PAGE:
The spa industry may have been hard hit by current global events, yet the American Massage Therapy Association reports that even in 2020, around 42% of female consumers and 40% of male consumers enjoyed a massage at a spa. Top places for treatments also include massage therapy centers, hotels or resorts, and beauty salons. If you have always loved the relaxing and beautifying effect of spa treatments and you’d like to tackle pain (such as lower back pain and headaches) as well, keep the following tips in mind.
Combining Facials and Massage
There are a plethora of anti-aging facials and laser treatments that are in vogue at top spas but on your next visit, ask for a facial or body massage as well as part of a multifaceted strategy to keep pain at bay. A 2010 study by researchers from the University of Granada found that after a short (30-minute) massage, the psychological and physiological state of people with tension headaches enjoyed significant improvements. The researchers stated that the results can be attributed to the fact that massage which involves touching trigger points (including cervical trigger points) can improve the autonomic nervous system and reduce stress and anxiety. Participants who enjoyed a short massage also reported relief from symptoms within 24 hours after their treatment.
Mani-Pedis and Pain Relief
Manicures and pedicures today are a far cry from what they were a couple of decades ago, with products such as gel and acrylic nails making for far more professional, resistant, longer-lasting results that enable beauty lovers to make the most of their precious time. Gel manicures require curing or heating, which significantly reduces drying time. Usually, curing is simple and involves placing one’s hands beneath the warmth of a LED light. Therefore, while you’re at the nail salon, go for a luxe mani-pedi by asking for a hand massage and/or foot reflexology treatment prior to your polish. One small-scale study by researchers at the University of Alberta found that shiatsu (which involves applying pressure to specific points in the body - including the hands) helped people with chronic pain fall and stay asleep. The feet also have specific points that can be pressured to help improve sleep and reduce pain.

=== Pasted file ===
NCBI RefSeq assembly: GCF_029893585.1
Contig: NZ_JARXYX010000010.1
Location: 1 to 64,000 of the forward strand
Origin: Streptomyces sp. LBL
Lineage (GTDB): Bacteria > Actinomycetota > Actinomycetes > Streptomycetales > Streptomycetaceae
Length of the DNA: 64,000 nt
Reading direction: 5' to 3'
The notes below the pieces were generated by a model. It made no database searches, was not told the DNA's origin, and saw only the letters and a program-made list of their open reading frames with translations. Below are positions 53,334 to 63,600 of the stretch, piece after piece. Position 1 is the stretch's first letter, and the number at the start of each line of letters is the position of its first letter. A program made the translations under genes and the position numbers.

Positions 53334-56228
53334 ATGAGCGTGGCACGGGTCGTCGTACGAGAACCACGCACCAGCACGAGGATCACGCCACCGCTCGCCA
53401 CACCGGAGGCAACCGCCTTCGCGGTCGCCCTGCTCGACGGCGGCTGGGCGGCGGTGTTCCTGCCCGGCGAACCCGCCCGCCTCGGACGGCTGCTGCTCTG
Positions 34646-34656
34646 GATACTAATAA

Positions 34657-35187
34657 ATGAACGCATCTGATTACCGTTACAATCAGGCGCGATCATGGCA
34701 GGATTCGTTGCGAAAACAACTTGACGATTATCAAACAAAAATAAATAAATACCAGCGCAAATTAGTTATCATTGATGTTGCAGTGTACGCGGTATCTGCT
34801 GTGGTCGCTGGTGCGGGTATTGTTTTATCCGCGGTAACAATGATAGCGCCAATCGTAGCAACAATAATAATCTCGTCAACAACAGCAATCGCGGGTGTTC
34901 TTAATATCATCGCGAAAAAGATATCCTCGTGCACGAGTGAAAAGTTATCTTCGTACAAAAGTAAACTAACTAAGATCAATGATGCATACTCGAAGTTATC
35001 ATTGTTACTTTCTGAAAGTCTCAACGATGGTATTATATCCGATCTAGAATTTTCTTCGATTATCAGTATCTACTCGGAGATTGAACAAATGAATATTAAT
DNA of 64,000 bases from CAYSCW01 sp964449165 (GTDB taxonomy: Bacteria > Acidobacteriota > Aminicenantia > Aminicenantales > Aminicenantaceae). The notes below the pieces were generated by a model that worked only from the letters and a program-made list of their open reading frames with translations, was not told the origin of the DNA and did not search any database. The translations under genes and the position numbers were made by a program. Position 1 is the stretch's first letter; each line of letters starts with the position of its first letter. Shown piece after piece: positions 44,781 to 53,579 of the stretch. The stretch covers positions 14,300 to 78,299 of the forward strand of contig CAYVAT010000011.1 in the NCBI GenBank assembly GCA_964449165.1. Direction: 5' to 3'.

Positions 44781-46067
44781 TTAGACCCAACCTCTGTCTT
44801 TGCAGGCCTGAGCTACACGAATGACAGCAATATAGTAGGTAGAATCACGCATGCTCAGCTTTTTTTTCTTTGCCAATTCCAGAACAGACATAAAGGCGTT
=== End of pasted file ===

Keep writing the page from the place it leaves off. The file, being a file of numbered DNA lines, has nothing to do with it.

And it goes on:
Breathing in Pain Relief
If you enjoy soothing treatments, ask your therapist about aromatherapy massage, which involves the use of therapeutic grade essential oils such as lavender, orange, jasmine, and many other oils (depending on the desired effect). A 2016 review and meta-analysis of previous studies by S Lakhan and colleagues found that aromatherapy can be effective in treating pain for a variety of medical conditions. Researchers postulate that the reasons for their positive findings include the relaxing nature of massage and the role that pleasant scents can play in patient satisfaction. They concluded that “aromatherapy can be beneficial in treating pain when combined with standard pain management protocol.” It is also less expensive and has fewer side effects.
If you find beauty treatments relaxing, aim to make the most of them by opting for treatments that can also relieve pain. This will enable you to make the most of your leisure time and reap psychological and physiological benefits. Top choices for pain relief include pressure point massage and aromatherapy, both of which are also deeply relaxing.